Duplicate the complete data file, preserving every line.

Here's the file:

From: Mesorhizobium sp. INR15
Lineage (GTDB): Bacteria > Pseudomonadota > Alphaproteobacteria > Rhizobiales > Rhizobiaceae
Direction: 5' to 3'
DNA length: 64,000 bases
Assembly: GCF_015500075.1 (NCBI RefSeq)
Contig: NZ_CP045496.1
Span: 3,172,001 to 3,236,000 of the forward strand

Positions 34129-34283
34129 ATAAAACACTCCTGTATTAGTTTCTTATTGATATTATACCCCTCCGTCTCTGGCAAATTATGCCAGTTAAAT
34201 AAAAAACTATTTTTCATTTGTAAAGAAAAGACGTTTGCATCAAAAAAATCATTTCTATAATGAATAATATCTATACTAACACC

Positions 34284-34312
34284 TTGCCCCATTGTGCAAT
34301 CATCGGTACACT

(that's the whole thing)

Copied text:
From: Mesorhizobium sp. INR15
Lineage (GTDB): Bacteria > Pseudomonadota > Alphaproteobacteria > Rhizobiales > Rhizobiaceae
Direction: 5' to 3'
DNA length: 64,000 bases
Assembly: GCF_015500075.1 (NCBI RefSeq)
Contig: NZ_CP045496.1
Span: 3,172,001 to 3,236,000 of the forward strand

Positions 34129-34283
34129 ATAAAACACTCCTGTATTAGTTTCTTATTGATATTATACCCCTCCGTCTCTGGCAAATTATGCCAGTTAAAT
34201 AAAAAACTATTTTTCATTTGTAAAGAAAAGACGTTTGCATCAAAAAAATCATTTCTATAATGAATAATATCTATACTAACACC

Positions 34284-34312
34284 TTGCCCCATTGTGCAAT
34301 CATCGGTACACT